Sometimes a project seems like a really good idea in your head. Then the reality turns out a little different.
After last year’s ball, I came to the conclusion that I really needed another ball gown. Not needed as in “I really want another dress.’ but needed as in
(1) Whoever thought trains on a dress were a good idea was wrong. Very, very wrong.
(2) Floor length skirts are totally the wrong length for dancing.
(3) No foundation garment on the planet was going to make the bodice fit right. Major alterations were necessary.
So, with that, I determined I would make a new gown.
Sometimes something is such a good idea in my head, but when things get underway they go sideways fast. It all started so innocently, there was no reason to suspect here there be dragons.
My usual mode of sewing is to set up a forty-eight hour marathon and just sit down and get the whole thing done in one fell swoop. I have been told that is not the ideal way to do things, that I should (that word alone should have clued me off!) take my time and do things carefully and deliberately. So I planned two weeks for the project. But before that, I needed to design the new dress and for that I needed a period piece for inspiration.
Design and Inspiration
A jaunt over to the online MET museum produced this beauty:
Given that I already had a drawer full of gold satin and gold organza, it seemed like the perfect piece to launch from.
I certainly would not be able to copy the dress exactly, although the main ideas would definitely find their way into my new gown. But for that to happen, I needed to redraft some of the pattern. Since I’d planned to do that to make the bodice fit properly, that wasn’t a real problem. Still it was new territory as I usually just eyeball things give them a go. But determined to do things ‘right’ this time, I made the new patterns and even worked out on graph paper how to do the sleeve embellishments and how to take the best advantage of the ivory and gold beaded sari I had to use as an overskirt.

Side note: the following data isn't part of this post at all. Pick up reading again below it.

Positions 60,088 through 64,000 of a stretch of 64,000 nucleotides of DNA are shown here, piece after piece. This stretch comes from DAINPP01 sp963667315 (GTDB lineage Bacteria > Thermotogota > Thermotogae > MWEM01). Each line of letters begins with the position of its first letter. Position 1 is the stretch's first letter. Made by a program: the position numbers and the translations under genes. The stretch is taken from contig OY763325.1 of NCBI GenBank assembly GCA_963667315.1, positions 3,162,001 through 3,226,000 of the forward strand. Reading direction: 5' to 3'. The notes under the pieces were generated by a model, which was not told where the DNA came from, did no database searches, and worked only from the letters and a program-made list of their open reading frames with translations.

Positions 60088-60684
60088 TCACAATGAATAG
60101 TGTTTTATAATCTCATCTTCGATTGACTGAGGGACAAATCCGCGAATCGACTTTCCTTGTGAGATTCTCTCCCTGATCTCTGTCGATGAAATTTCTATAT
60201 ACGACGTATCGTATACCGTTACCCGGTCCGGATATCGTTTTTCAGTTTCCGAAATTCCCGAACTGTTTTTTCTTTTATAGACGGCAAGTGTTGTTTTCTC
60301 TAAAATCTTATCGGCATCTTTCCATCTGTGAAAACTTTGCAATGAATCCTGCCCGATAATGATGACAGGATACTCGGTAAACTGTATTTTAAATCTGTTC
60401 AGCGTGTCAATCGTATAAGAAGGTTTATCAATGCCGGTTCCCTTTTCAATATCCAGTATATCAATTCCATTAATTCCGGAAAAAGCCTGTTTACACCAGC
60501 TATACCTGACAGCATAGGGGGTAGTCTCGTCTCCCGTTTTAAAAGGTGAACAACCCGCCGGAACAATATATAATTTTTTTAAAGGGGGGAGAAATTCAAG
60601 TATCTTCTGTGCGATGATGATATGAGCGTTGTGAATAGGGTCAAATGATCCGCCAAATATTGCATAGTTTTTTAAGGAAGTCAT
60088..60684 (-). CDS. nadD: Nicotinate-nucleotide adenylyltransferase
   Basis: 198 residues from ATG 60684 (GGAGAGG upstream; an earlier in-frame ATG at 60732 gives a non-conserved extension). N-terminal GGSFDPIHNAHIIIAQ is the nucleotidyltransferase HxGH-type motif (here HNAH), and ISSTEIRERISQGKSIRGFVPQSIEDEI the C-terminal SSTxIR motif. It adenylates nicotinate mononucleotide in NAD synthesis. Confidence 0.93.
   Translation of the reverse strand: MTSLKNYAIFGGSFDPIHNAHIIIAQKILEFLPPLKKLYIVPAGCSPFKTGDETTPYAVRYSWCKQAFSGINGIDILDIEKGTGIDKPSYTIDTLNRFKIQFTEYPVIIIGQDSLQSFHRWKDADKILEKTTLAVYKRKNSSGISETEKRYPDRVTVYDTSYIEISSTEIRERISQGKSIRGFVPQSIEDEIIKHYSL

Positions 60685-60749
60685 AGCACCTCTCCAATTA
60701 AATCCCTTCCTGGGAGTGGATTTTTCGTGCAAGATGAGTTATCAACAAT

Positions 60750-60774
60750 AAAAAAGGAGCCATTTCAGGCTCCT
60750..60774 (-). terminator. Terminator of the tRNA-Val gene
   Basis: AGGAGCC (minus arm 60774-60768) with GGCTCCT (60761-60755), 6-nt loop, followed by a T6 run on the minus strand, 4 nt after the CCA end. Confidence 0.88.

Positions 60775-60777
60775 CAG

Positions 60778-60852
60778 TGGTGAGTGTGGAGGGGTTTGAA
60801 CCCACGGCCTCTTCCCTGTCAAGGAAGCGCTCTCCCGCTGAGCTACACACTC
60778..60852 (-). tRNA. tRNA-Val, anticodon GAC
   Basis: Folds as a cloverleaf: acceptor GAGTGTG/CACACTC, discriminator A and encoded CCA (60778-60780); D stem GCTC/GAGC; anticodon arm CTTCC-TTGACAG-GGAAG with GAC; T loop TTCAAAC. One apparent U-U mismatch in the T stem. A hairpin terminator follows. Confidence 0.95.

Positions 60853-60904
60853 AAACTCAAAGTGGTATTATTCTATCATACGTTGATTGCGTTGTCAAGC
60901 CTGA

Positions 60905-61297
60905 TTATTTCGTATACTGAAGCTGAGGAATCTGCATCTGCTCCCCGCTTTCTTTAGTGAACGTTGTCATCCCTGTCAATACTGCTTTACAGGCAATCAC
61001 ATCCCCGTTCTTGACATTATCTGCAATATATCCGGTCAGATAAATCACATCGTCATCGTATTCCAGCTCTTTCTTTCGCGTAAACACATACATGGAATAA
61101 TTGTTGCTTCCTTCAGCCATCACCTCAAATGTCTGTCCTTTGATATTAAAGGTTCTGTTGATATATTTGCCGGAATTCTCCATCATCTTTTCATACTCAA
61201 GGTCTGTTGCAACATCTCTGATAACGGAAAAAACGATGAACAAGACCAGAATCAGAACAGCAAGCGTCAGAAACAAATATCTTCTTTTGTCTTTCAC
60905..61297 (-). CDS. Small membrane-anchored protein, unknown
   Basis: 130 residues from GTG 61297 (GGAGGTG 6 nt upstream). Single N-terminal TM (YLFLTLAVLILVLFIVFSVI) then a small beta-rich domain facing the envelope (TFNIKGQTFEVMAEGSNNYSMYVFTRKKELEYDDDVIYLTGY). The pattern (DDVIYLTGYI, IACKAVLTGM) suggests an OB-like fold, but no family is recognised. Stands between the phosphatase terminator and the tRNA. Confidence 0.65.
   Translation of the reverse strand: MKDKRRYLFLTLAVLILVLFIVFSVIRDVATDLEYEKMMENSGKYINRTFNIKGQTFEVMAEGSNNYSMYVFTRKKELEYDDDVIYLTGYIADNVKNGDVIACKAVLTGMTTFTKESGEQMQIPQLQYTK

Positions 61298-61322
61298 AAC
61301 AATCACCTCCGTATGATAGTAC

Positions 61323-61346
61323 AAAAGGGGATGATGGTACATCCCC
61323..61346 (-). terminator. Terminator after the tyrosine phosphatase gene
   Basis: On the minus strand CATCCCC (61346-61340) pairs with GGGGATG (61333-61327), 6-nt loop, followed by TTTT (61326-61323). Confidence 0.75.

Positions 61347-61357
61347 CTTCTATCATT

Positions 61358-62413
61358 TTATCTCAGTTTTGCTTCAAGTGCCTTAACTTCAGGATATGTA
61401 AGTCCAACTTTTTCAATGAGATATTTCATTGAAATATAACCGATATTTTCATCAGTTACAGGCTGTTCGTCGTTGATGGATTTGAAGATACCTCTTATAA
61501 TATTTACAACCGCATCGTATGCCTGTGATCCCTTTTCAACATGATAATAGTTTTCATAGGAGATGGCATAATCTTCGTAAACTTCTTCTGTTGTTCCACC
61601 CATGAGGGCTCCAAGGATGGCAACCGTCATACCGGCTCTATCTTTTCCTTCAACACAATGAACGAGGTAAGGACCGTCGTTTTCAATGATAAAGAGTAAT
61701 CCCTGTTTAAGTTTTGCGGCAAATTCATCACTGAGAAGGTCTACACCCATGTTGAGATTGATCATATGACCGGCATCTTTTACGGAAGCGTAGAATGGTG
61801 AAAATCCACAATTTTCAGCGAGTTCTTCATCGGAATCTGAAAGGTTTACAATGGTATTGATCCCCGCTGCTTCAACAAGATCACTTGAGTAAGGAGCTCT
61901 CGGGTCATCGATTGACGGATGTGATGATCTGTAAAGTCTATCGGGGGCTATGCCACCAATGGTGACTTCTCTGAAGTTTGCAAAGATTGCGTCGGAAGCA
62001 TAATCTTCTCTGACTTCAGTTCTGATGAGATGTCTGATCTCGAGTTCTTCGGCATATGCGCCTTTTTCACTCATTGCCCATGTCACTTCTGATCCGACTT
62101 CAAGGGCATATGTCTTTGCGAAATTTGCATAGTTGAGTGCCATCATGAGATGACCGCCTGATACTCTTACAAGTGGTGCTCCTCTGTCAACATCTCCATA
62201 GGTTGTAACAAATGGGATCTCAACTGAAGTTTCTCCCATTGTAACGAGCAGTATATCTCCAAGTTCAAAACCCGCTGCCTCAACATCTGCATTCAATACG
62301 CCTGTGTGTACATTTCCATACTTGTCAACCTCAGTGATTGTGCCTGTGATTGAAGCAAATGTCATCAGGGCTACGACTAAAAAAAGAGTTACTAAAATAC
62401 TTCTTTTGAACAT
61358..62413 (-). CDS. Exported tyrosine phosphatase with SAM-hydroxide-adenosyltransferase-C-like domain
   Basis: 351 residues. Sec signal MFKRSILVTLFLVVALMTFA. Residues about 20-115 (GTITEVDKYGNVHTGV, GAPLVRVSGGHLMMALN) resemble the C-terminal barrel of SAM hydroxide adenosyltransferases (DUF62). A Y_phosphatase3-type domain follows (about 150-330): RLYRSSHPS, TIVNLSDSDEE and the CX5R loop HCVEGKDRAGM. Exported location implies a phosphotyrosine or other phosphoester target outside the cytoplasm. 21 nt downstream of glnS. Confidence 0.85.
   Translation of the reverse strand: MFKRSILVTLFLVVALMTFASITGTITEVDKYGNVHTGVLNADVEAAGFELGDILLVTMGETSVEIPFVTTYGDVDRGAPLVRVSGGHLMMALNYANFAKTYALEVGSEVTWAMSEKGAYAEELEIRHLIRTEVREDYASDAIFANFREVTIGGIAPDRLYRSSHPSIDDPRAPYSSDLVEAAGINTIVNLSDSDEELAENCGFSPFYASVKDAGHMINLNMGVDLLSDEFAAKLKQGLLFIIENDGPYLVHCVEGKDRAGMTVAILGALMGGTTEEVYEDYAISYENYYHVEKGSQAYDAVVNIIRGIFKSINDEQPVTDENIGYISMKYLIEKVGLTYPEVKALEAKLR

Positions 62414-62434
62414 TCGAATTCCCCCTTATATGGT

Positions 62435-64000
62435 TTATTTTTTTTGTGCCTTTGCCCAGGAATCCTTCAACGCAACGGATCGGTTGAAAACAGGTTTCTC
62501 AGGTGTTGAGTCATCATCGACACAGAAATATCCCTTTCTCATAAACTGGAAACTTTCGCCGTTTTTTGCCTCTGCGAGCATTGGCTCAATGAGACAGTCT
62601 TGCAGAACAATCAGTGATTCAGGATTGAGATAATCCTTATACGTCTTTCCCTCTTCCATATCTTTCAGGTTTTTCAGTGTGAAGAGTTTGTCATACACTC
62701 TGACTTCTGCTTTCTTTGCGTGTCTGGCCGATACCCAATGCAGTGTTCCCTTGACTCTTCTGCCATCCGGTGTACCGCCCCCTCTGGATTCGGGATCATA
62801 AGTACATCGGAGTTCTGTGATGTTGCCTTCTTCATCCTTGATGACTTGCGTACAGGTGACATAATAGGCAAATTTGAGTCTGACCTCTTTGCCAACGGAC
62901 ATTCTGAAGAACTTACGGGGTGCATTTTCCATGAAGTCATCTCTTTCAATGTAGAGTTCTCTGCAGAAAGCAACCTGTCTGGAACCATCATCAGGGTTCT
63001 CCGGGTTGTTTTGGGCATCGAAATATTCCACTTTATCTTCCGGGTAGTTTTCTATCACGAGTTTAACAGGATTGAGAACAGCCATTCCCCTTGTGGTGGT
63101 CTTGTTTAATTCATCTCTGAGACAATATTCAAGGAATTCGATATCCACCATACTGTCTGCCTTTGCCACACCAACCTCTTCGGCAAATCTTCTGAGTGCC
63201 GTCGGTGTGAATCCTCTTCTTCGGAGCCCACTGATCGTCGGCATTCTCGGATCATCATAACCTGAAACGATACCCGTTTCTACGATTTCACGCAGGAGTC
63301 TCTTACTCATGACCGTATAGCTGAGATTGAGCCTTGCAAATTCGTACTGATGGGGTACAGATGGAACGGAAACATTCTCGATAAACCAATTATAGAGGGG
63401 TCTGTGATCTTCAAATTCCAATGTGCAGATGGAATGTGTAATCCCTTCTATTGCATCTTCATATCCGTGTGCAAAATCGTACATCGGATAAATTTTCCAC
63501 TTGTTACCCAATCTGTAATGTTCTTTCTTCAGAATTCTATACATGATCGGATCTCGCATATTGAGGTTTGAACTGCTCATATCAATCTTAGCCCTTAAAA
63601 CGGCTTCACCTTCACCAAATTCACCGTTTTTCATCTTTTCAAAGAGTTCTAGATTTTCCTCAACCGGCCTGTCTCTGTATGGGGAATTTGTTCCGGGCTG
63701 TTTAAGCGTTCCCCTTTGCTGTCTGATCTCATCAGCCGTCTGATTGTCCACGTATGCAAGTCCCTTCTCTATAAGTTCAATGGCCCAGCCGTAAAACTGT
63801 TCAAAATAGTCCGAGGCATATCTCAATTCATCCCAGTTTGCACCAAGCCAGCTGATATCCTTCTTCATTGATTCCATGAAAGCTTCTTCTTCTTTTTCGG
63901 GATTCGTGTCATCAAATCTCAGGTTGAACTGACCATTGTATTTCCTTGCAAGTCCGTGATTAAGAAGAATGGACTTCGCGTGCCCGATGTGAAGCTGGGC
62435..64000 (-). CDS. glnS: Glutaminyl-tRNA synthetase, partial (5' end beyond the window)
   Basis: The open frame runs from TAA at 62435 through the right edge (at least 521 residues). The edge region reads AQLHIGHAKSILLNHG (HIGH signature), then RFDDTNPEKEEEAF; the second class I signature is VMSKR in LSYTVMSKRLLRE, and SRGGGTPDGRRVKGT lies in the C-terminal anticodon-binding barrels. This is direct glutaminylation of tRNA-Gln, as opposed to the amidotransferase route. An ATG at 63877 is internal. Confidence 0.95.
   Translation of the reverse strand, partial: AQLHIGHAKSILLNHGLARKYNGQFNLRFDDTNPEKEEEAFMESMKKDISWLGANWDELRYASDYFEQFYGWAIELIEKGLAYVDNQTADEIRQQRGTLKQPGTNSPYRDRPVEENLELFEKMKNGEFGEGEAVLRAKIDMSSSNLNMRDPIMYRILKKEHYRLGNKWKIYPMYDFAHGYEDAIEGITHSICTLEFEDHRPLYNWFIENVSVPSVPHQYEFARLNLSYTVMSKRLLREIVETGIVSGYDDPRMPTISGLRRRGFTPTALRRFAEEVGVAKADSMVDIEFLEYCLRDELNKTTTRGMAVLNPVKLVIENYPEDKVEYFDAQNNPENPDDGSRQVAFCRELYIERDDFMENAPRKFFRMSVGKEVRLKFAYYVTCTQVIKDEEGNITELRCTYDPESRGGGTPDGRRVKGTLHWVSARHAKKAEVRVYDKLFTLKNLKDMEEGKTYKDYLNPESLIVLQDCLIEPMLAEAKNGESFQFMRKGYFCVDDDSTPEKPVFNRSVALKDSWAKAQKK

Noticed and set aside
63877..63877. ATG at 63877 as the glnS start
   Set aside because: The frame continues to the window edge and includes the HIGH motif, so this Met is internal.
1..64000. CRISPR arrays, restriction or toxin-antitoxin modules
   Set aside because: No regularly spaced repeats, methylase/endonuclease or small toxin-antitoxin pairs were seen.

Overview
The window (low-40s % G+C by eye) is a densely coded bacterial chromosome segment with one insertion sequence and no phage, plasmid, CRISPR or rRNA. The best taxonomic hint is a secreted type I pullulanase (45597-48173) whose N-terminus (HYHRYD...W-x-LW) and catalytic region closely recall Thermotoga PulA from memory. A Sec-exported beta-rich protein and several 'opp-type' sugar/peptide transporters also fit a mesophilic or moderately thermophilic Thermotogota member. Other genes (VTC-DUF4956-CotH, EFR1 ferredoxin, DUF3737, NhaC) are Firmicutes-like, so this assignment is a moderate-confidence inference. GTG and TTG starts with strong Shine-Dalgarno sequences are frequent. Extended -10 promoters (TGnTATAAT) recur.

Awesome, great, this doing it ‘right’ thing might just have something going for it.
Too good to be true
Out came the cutting board and the sewing pins and I actually pinned the pattern down. So what, big deal, right? Yeah, well, I rarely pin, I usually use weights, or books, or a solid pair of scissors, whatever’s in reach. But doing it right this time…
I picked up the best sewing scissors I have (inherited from my mother)–and they would not cut the fabric. They chewed and frayed the edges like a dog with a bone. It took three attempts to find a pair of scissors just to cut out the pattern. I should have known at this point it was an omen.
Pattern finally cut and scissor blisters tended, I started doing all the prep work on the pieces: sewing gathering stitches, stay stitches and sewing in interfacing. I’m happily chugging along and ~~CLUNK~~. No matter what you’re doing, that is a bad sound. A really bad one. In this case, it was the sound of a sewing machine seizing up with an enormous knot of thread bound up in the works. I need to see if there’s a good regency era curse to describe a sewing machine that has just had its timing knocked silly.
A week later I get the machine back from the repair shop.
Now I’m down to a week for sewing, but that’s all right, still plenty of time to ‘do it right’.
Now it gets complicated
Time to start on the bodice.
First the sleeves and all the fiddly embellishing on them. A dozen buttons, gathering, pleats, lace–good grief, what didn’t these silly things require? But still, they came together and actually looked like they were supposed to.
The streak of bad luck had ended.